The latest inflation report from the government shows that prices for some food items are rising relatively rapidly. Meat prices are up almost 6 percent in the last year, and dairy prices have risen about 4 percent. N.C. State University economist Mike Walden explains what’s going on.
“In general if you look at inflation across everything that we buy, it is not a problem. It is running between 1 and 2 percent annually. But you can always have individual items within that inflation index, some of them going up in price faster others going down. And we’ve certainly had an issue … with some food prices.
“What’s behind this, really, is weather conditions … . Last year there was a horrific drought in the growing regions of Russia and South America. What this has done — it’s reduced the supply of grains on the world market. Now what’s that have to do with meat and things like milk? Well, grains are used as feed for dairy cattle as well as for meat cattle. And so if that grain is more expensive, that is going to be passed on to the consumer in terms of higher dairy prices and meat prices. So there is this direct relationship, I think, between problems in weather, weather-induced problems and prices we pay at the supermarket counter.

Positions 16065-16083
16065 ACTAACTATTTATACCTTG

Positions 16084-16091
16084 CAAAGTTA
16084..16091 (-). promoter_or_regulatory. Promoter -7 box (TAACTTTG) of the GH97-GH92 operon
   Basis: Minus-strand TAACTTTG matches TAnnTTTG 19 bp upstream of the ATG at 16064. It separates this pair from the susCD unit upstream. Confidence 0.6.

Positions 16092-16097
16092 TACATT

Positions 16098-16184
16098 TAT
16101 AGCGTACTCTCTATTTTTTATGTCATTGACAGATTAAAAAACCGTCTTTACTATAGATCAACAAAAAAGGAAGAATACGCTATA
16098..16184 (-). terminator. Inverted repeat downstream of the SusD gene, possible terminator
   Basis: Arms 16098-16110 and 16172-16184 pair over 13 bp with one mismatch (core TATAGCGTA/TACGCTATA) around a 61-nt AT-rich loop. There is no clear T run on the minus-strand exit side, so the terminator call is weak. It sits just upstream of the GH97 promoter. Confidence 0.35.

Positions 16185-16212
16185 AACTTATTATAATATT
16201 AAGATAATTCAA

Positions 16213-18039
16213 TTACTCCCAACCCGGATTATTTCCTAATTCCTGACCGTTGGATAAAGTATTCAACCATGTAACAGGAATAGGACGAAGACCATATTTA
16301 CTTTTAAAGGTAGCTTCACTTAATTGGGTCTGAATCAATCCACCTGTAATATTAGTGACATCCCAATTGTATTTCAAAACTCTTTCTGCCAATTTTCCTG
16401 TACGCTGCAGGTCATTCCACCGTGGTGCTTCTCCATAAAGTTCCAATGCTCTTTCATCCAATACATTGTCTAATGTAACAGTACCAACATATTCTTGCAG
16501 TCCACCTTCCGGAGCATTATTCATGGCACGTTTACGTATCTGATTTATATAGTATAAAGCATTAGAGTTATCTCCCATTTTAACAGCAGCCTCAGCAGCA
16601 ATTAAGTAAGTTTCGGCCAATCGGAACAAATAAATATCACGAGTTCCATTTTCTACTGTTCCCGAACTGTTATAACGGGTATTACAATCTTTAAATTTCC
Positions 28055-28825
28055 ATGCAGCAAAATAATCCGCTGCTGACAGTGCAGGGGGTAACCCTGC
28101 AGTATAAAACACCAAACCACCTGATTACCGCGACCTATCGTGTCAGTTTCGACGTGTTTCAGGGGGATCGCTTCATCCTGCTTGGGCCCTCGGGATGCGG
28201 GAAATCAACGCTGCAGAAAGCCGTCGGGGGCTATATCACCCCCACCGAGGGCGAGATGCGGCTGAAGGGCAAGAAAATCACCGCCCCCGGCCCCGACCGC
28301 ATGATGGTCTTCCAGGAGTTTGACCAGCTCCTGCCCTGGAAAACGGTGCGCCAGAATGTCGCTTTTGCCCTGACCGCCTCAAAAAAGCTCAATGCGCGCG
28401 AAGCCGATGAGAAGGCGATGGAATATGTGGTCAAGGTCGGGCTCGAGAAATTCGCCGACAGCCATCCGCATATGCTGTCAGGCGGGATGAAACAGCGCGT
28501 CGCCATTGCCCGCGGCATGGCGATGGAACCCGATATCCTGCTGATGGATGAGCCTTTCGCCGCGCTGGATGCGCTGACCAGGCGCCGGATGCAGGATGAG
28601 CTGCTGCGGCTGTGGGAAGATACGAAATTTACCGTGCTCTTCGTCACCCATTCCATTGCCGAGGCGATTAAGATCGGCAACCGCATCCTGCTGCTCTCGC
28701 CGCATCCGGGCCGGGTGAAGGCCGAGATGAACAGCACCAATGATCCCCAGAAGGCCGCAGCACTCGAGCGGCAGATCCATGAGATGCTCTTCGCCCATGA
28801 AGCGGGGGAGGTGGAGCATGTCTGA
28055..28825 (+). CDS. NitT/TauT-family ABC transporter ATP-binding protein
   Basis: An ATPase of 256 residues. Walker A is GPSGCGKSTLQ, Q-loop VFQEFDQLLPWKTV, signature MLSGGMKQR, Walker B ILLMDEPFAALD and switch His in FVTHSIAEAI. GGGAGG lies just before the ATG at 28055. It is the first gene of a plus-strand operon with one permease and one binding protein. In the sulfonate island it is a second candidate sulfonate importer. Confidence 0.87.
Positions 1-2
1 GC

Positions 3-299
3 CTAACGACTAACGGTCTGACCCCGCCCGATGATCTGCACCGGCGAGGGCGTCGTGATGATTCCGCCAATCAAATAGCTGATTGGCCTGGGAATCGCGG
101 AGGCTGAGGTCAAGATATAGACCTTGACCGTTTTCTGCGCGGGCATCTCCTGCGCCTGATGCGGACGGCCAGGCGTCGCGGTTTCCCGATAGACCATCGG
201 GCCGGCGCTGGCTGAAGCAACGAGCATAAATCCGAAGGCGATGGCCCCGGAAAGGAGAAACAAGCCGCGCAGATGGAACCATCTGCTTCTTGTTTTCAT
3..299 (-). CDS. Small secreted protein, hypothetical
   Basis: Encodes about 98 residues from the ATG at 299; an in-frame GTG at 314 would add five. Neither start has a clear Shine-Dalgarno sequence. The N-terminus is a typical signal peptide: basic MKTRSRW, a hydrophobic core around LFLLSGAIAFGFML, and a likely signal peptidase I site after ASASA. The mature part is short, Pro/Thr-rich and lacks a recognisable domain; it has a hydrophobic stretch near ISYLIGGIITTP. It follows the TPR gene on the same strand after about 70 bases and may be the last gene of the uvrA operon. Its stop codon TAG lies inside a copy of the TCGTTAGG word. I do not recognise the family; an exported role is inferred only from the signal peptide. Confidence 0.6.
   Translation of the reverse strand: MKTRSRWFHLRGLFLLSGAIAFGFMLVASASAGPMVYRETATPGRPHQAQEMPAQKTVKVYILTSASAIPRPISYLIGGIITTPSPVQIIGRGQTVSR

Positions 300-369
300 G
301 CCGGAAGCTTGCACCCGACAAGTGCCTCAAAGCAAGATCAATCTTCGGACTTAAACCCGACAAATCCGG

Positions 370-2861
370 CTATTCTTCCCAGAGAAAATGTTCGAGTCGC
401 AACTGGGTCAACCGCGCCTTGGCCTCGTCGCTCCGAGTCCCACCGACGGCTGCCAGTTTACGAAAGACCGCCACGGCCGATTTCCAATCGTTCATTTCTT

“Now the good news is that if you look at what we spend for meat and for dairy, those two items account for only 2.5 percent of all spending by consumers on everything. So although those may be headline items that we see posted — and we see those prices in the supermarket — fortunately at least right now, they are not having a big impact on the overall inflation rate.”